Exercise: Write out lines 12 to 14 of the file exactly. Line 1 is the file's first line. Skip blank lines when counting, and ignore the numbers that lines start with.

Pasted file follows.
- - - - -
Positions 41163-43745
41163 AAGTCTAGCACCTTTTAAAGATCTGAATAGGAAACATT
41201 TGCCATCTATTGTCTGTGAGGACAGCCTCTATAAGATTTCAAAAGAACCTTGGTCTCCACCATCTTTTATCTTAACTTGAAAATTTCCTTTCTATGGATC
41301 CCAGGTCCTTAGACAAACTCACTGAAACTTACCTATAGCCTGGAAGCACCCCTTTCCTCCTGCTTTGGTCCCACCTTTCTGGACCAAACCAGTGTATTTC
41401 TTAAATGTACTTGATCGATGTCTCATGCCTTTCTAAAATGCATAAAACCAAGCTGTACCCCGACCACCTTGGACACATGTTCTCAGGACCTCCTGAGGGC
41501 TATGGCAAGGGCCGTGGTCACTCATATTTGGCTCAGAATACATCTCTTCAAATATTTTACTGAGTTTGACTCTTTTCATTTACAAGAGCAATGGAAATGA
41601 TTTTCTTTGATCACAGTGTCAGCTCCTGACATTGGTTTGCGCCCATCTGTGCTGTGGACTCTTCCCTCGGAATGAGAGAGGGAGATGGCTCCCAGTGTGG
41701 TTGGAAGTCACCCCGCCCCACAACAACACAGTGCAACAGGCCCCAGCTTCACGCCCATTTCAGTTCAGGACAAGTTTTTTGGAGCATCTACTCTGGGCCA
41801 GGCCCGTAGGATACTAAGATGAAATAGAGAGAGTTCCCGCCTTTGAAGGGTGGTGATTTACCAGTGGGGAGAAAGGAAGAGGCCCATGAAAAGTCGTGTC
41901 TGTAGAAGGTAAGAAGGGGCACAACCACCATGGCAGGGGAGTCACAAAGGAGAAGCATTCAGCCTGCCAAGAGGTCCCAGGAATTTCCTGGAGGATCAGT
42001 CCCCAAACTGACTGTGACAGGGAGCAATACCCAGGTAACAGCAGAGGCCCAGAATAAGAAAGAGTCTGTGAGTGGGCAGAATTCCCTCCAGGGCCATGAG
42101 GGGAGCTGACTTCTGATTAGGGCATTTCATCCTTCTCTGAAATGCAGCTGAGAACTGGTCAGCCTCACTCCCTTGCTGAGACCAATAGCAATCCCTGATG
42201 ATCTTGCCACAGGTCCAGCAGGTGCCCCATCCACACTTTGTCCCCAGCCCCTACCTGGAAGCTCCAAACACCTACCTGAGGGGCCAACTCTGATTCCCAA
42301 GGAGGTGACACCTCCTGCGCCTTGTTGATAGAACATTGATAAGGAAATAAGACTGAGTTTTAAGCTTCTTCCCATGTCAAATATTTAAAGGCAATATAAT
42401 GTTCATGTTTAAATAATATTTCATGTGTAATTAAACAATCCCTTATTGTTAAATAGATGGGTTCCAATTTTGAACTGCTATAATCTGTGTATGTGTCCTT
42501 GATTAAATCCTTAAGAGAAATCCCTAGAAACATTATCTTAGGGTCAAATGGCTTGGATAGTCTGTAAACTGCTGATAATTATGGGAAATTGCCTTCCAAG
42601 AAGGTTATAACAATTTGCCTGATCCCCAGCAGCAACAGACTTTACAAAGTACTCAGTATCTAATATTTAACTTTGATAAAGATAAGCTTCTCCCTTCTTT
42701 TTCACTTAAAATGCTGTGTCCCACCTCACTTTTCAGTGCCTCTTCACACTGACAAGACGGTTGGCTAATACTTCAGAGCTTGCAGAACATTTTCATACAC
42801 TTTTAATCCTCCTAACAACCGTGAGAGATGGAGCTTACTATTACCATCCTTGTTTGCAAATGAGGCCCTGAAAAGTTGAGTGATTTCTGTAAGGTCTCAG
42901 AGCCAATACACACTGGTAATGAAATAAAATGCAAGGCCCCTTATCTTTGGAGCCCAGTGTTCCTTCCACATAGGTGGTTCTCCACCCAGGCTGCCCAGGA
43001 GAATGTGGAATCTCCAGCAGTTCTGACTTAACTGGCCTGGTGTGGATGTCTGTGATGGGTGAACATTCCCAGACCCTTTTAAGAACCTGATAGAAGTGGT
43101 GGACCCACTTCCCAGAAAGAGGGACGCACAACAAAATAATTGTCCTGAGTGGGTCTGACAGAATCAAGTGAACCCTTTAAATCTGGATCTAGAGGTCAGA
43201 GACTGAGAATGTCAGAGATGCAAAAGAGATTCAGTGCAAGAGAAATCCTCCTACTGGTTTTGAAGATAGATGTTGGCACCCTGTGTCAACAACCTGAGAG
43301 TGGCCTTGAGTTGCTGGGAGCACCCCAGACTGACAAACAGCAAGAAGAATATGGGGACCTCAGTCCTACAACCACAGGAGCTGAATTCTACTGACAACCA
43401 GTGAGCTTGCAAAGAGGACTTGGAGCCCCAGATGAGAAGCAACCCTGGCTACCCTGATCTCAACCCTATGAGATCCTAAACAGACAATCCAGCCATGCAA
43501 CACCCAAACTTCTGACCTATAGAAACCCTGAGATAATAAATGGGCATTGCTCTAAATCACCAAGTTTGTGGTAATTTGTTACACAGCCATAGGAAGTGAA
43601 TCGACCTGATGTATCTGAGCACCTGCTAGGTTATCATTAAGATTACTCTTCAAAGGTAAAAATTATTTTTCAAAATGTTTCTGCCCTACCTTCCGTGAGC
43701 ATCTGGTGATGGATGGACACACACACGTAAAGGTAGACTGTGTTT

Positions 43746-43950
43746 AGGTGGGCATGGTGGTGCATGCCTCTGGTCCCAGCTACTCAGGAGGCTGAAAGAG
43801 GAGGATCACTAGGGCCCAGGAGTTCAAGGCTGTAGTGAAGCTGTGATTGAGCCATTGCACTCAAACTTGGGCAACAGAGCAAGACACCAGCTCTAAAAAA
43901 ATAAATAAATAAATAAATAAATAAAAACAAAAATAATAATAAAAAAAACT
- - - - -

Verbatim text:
42101 GGGAGCTGACTTCTGATTAGGGCATTTCATCCTTCTCTGAAATGCAGCTGAGAACTGGTCAGCCTCACTCCCTTGCTGAGACCAATAGCAATCCCTGATG
42201 ATCTTGCCACAGGTCCAGCAGGTGCCCCATCCACACTTTGTCCCCAGCCCCTACCTGGAAGCTCCAAACACCTACCTGAGGGGCCAACTCTGATTCCCAA
42301 GGAGGTGACACCTCCTGCGCCTTGTTGATAGAACATTGATAAGGAAATAAGACTGAGTTTTAAGCTTCTTCCCATGTCAAATATTTAAAGGCAATATAAT